Each of my children has a color. They are:
Caleb – blue
Lily – purple
Jude – orange
Hoyt – green (although since Caleb left for college last year, Hoyt has been using blue more and more)
Belle – pink
When I first decided to color code my kids, Caleb was 6, Lily was 4, and Jude was an infant. I allowed Caleb and Lily to choose their own colors, and I assigned Jude orange because I had an attractive orange diaper bag (“attractive” as in not your typical duckies or Winnie-the-Pooh printed bag). As Hoyt and Belle came along, I assigned them colors that seemed appropriate for their little selves.
So, how does coloring coding children work and why is it the single most effective organization tool in our homeschool?
I buy materials for each child in their color (LOVE July Back-to-School sales). Notebooks, pencils, binders, erasers, pencil boxes, and more are purchased with my children’s colors in mind. Boom! Instantly, there is no fight about, “She has my notebook!”
There is no questioning which child left his pencil on the table. There is no doubt about who has taken care of their things and whose stuff is falling part.
This color coding extends beyond school as well. The entire bathroom is organized by color. Each child has two towels, in their color. He or she also has a hook for their wet towel, marked with their color. We also have small bins for their toiletries, and toothbrushes, combs, and brushes in their colors.
Ever go to make dinner and find twice as many cups on the dirty dishes counter than you have people in the house, and yet the dishes were all clean and put away when everyone got out of bed that morning? Ugh. In my house, at least, this is especially aggravating, as the kids only have water to drink most days. There is no reason to call a cup “dirty” after one drink of plan water, and yet my kids were doing just that, getting a new cup every time they were thirsty. Cups, purchased in their colors, stopped that, as it became easy to see which child was helping himself to many cups a day.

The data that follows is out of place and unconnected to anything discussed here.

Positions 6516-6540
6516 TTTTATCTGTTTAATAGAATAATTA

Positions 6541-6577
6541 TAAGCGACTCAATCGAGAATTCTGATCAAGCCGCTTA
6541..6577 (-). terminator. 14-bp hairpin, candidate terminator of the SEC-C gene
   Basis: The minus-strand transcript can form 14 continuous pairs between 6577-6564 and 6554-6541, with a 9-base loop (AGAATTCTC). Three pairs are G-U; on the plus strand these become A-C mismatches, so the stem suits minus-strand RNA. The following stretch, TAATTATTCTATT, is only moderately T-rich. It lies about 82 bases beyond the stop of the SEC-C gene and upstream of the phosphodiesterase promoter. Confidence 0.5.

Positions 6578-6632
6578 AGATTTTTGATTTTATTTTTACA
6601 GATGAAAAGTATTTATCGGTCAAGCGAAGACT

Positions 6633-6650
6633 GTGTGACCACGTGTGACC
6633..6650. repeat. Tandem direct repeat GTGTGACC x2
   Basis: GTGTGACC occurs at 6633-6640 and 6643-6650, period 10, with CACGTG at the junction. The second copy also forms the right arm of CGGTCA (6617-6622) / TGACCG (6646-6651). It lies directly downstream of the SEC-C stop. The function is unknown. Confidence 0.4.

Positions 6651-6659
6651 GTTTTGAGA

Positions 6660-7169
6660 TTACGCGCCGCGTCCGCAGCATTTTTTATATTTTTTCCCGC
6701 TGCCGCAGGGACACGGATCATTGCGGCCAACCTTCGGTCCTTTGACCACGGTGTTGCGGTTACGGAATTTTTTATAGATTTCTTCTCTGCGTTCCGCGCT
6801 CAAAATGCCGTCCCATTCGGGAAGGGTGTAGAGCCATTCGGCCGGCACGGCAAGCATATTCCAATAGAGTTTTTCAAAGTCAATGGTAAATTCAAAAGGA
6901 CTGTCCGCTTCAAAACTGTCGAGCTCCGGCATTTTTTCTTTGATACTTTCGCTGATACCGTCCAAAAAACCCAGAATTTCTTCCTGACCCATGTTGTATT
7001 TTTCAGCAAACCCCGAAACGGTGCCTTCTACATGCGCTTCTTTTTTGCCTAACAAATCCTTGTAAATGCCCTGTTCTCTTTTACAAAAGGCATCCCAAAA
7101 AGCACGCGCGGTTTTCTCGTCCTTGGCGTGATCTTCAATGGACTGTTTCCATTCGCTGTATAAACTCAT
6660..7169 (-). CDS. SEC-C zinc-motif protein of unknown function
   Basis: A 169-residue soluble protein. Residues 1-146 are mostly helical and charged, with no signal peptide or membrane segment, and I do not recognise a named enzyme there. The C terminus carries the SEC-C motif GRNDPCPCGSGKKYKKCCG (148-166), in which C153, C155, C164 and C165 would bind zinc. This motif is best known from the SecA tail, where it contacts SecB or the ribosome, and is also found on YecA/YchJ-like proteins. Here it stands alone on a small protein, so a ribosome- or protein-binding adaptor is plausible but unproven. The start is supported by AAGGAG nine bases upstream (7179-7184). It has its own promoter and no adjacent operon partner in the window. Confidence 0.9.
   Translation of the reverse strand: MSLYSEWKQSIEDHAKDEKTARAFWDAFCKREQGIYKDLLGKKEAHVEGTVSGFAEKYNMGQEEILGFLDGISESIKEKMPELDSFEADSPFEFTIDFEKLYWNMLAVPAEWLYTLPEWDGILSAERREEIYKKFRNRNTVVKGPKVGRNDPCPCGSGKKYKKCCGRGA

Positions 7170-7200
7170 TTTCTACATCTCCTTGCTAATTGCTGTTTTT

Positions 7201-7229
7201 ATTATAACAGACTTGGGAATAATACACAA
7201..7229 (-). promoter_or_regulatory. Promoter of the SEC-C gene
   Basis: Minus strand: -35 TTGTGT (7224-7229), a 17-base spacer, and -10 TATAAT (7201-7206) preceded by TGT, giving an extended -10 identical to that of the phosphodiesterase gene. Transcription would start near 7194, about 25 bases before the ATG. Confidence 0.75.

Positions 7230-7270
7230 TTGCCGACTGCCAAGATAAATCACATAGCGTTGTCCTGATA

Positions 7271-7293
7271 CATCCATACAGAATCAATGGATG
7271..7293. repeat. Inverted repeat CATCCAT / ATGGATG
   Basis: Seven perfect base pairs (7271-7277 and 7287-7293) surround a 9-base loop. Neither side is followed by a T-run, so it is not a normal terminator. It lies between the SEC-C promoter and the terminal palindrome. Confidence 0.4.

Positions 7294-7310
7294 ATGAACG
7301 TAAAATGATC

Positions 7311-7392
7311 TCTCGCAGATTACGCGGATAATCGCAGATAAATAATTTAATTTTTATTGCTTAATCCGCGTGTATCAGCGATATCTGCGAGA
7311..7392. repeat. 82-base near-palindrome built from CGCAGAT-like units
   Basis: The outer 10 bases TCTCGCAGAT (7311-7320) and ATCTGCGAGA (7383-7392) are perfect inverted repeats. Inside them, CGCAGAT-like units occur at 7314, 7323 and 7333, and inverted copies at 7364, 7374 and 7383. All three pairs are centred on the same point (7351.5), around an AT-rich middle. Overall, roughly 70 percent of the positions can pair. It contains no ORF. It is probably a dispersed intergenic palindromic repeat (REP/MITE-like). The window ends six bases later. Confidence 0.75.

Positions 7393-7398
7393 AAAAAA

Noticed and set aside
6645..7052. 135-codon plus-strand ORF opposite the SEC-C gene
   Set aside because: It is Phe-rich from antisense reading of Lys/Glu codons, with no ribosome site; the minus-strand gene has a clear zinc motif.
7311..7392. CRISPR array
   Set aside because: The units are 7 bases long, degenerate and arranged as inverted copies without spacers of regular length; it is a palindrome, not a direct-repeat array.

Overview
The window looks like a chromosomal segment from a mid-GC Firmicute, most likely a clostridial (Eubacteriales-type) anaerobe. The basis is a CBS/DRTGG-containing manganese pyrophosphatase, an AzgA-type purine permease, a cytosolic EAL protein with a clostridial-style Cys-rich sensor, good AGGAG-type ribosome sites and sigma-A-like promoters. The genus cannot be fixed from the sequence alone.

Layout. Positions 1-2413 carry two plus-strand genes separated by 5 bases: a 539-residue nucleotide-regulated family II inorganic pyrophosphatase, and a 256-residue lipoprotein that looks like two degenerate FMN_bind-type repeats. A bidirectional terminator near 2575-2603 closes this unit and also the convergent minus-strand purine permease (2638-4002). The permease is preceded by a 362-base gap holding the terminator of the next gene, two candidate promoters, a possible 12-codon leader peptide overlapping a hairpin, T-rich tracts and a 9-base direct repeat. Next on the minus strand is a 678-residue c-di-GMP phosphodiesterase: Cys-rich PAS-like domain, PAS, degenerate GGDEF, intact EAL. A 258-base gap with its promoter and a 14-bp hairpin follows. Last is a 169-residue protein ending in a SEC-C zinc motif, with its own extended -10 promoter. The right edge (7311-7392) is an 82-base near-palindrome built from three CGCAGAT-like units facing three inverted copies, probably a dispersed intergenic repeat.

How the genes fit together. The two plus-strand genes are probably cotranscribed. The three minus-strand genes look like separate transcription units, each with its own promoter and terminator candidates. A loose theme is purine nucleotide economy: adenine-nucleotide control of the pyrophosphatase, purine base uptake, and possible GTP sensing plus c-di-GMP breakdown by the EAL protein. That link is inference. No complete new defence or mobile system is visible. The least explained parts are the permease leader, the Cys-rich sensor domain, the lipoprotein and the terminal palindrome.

Occasionally I have no option to buy things in varying colors, but I have tools on hand ready for that. I keep ribbon, Sharpies, and duct tape on hand in each person’s color. The only composition books with graph paper available are all covered in black and white? No problem, colored duct tape on the spine takes care of that. I can’t resist the amazing doorbuster price of zipper pencil bags, even though they only come in clear? Ribbon on the zipper is a quick fix. The kids use up (or lose) all 10 of the good Ticonderoga pencils I purchased in their colors at the beginning of the year and have to use a yellow one? Colored Sharpie on the top half inch of the pencil works fine.
Oh, and it’s not just the children. I am color coded too. I’m red. Any red pen, binder, journal, earbuds, travel mug, etc. you see in the house belong to me. My things are not for children’s use without permission, just as I don’t use their things without permission, and they aren’t supposed to use each other’s things without permission (which, of course, does happen occasionally, but then the guilty party has no argument and must give back or even reimburse).
This one thing has made the biggest and longest impact on my homeschool household organization. At times it is more expensive to buy things in specific colors, but it has been worth it. I didn’t originate the idea of color coding my children, but it is the best piece of organization advice I have ever received.
Have you assigned colors to your children? Are there any areas I have not mentioned that you have extended the coloring coding to? Does it seem a bit inhumane to you to color code people? I’d love to hear your thoughts.